This animation shows what happens to dopamine transmission when an opiate drug such as heroin or morphine enters the brain's reward pathway.
The opiate, shown in red, binds to opiate receptors on another neuron, shown here at the right. (The reason that some neurons have special receptors for opiates is probably that there are naturally occuring opiates in the brain.)
This causes the amount of dopamine in the synaptic clefts in the reward pathway to increase dramatically, as shown in the close-up of the synaptic cleft to the left.
Researchers are still not sure exactly how opiate drugs cause this increase in dopamine, but one theory says that when the opiate binds to the receptors on the third neuron shown, that neuron releases less GABA, which is a neurotransmitter that inhibits dopamine. (If there is less GABA, therefore, there is more dopamine.)
The increase in dopamine results in feelings of intense pleasure for the person taking the opiate drug.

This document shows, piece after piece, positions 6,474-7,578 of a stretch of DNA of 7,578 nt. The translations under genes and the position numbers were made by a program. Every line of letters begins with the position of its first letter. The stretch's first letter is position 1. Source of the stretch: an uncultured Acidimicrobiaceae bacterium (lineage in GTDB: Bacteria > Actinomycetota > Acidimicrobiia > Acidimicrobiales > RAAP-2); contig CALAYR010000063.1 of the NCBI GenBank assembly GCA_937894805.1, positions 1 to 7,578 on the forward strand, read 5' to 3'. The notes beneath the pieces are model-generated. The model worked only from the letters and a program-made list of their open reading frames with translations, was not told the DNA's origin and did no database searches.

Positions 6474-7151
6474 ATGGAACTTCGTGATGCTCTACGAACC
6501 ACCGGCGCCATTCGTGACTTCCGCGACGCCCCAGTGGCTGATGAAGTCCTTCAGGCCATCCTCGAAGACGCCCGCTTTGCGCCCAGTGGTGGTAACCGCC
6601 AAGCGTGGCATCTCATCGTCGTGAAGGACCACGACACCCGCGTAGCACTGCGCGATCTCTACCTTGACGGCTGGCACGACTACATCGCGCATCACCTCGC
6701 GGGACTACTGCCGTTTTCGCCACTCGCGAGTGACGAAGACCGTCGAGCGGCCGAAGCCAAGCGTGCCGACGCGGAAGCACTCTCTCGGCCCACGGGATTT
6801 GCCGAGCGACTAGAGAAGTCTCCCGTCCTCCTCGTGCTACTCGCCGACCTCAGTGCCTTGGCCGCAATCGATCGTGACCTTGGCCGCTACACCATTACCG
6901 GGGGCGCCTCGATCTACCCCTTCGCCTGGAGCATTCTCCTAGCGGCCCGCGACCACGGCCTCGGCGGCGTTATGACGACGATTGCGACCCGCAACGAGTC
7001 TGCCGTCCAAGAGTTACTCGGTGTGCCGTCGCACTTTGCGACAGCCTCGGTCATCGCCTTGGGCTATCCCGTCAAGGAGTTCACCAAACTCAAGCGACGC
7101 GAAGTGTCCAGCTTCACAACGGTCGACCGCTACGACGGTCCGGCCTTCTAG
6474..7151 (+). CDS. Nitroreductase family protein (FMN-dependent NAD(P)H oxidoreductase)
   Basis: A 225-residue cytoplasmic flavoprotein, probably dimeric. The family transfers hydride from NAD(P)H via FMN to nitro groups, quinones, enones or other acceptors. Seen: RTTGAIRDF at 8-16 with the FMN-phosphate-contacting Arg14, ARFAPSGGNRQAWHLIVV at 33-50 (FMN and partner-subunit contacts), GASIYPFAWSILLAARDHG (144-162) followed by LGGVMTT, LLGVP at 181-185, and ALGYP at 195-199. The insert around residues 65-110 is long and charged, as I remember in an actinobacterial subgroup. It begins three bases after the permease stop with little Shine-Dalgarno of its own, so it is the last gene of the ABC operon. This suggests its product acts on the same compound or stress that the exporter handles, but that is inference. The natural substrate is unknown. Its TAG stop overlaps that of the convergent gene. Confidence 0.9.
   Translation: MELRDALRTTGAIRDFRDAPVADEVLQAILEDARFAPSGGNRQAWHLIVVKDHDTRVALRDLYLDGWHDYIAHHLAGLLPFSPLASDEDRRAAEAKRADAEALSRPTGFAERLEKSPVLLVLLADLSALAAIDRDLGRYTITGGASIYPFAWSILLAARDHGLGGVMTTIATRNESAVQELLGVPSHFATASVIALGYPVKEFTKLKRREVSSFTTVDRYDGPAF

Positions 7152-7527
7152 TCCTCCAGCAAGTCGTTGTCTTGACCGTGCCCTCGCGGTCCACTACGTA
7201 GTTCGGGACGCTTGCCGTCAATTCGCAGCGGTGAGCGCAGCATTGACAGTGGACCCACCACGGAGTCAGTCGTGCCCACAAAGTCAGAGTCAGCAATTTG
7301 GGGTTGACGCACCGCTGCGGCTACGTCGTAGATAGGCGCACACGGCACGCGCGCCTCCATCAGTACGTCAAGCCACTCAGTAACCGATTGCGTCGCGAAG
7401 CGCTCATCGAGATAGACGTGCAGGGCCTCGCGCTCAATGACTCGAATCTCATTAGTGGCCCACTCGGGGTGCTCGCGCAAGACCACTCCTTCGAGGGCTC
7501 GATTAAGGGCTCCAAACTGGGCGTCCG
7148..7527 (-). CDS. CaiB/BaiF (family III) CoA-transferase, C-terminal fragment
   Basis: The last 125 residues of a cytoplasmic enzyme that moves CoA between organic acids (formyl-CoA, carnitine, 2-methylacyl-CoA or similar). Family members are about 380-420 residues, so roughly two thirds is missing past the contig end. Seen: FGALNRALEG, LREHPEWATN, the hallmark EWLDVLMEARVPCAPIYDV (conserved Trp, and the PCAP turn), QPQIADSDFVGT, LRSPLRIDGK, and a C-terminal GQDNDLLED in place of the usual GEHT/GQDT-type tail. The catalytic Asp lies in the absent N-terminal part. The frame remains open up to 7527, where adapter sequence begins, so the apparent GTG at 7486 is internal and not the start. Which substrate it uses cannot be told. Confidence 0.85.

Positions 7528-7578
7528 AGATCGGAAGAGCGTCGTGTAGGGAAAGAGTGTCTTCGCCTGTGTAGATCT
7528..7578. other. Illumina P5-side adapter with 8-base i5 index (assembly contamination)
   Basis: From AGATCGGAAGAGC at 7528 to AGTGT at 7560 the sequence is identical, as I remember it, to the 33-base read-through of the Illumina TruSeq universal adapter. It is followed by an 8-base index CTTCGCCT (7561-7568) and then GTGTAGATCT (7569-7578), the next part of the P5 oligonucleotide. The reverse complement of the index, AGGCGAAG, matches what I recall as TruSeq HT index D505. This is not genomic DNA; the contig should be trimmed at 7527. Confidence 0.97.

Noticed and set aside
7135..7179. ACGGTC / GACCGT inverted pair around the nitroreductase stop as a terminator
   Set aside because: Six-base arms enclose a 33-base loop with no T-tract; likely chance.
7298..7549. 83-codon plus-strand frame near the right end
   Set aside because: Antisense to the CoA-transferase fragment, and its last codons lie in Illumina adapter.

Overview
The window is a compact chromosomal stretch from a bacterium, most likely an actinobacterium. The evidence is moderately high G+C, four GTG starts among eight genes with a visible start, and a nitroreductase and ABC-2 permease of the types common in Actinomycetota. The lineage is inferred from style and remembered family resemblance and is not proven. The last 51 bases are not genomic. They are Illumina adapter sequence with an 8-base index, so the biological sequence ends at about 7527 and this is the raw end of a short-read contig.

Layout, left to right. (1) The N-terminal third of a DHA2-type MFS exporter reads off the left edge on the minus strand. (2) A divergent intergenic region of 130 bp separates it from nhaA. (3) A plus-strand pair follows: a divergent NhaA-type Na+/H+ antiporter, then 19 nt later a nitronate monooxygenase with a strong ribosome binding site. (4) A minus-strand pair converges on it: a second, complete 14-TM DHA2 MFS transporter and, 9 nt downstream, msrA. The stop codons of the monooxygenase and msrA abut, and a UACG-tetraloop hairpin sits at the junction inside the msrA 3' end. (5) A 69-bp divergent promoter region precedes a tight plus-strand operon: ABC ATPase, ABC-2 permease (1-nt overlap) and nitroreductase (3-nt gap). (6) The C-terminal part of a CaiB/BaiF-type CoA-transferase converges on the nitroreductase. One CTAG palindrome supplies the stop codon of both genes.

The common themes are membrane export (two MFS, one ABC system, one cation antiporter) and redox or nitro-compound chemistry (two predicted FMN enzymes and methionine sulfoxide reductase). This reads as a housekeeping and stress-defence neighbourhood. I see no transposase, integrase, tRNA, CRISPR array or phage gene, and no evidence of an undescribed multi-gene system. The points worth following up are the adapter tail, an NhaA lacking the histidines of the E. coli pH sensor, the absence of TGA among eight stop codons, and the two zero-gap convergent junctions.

Unfortunately, prolonged opiate use may cause the brain to adapt, so it comes to depend on the presence of the drug just to function normally. Then, if the person stops using the drug, he or she experiences the opposite of pleasure--anxiety, irritability, and low mood. The immediate, worst symptoms are called withdrawal.
Opiate withdrawal has physical symptoms as well as psychological ones; these include nausea, chills, cramps, and sweating.
Even long after the person has stopped using opiates, brain abnormalities can persist, causing feelings of discomfort and craving for more of the drug to relieve these feelings.